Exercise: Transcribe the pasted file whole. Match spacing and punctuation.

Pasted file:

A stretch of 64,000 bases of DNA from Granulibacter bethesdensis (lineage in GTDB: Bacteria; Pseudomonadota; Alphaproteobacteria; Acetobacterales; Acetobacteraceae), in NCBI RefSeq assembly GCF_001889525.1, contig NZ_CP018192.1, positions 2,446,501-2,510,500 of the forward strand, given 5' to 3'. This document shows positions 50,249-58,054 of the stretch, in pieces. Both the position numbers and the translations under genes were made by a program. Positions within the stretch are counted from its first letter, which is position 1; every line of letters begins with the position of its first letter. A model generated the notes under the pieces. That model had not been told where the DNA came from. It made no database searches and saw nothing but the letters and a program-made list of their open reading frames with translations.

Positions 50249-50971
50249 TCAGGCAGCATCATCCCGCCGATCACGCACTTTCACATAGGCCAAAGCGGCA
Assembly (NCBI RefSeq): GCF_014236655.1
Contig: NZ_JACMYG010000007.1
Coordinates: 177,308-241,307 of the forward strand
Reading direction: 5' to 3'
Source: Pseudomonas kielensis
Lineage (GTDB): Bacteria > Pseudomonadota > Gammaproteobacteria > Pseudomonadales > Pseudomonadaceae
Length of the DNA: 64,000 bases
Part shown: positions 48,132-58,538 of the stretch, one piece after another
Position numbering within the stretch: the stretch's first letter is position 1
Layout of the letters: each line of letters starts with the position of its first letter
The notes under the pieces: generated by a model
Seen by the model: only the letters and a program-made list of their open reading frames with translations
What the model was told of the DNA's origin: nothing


A stretch of 64,000 bases of DNA from Granulibacter bethesdensis (lineage in GTDB: Bacteria; Pseudomonadota; Alphaproteobacteria; Acetobacterales; Acetobacteraceae), in NCBI RefSeq assembly GCF_001889525.1, contig NZ_CP018192.1, positions 2,446,501-2,510,500 of the forward strand, given 5' to 3'. This document shows positions 50,249-58,054 of the stretch, in pieces. Both the position numbers and the translations under genes were made by a program. Positions within the stretch are counted from its first letter, which is position 1; every line of letters begins with the position of its first letter. A model generated the notes under the pieces. That model had not been told where the DNA came from. It made no database searches and saw nothing but the letters and a program-made list of their open reading frames with translations.

Positions 50249-50971
50249 TCAGGCAGCATCATCCCGCCGATCACGCACTTTCACATAGGCCAAAGCGGCA
Assembly (NCBI RefSeq): GCF_014236655.1
Contig: NZ_JACMYG010000007.1
Coordinates: 177,308-241,307 of the forward strand
Reading direction: 5' to 3'
Source: Pseudomonas kielensis
Lineage (GTDB): Bacteria > Pseudomonadota > Gammaproteobacteria > Pseudomonadales > Pseudomonadaceae
Length of the DNA: 64,000 bases
Part shown: positions 48,132-58,538 of the stretch, one piece after another
Position numbering within the stretch: the stretch's first letter is position 1
Layout of the letters: each line of letters starts with the position of its first letter
The notes under the pieces: generated by a model
Seen by the model: only the letters and a program-made list of their open reading frames with translations
What the model was told of the DNA's origin: nothing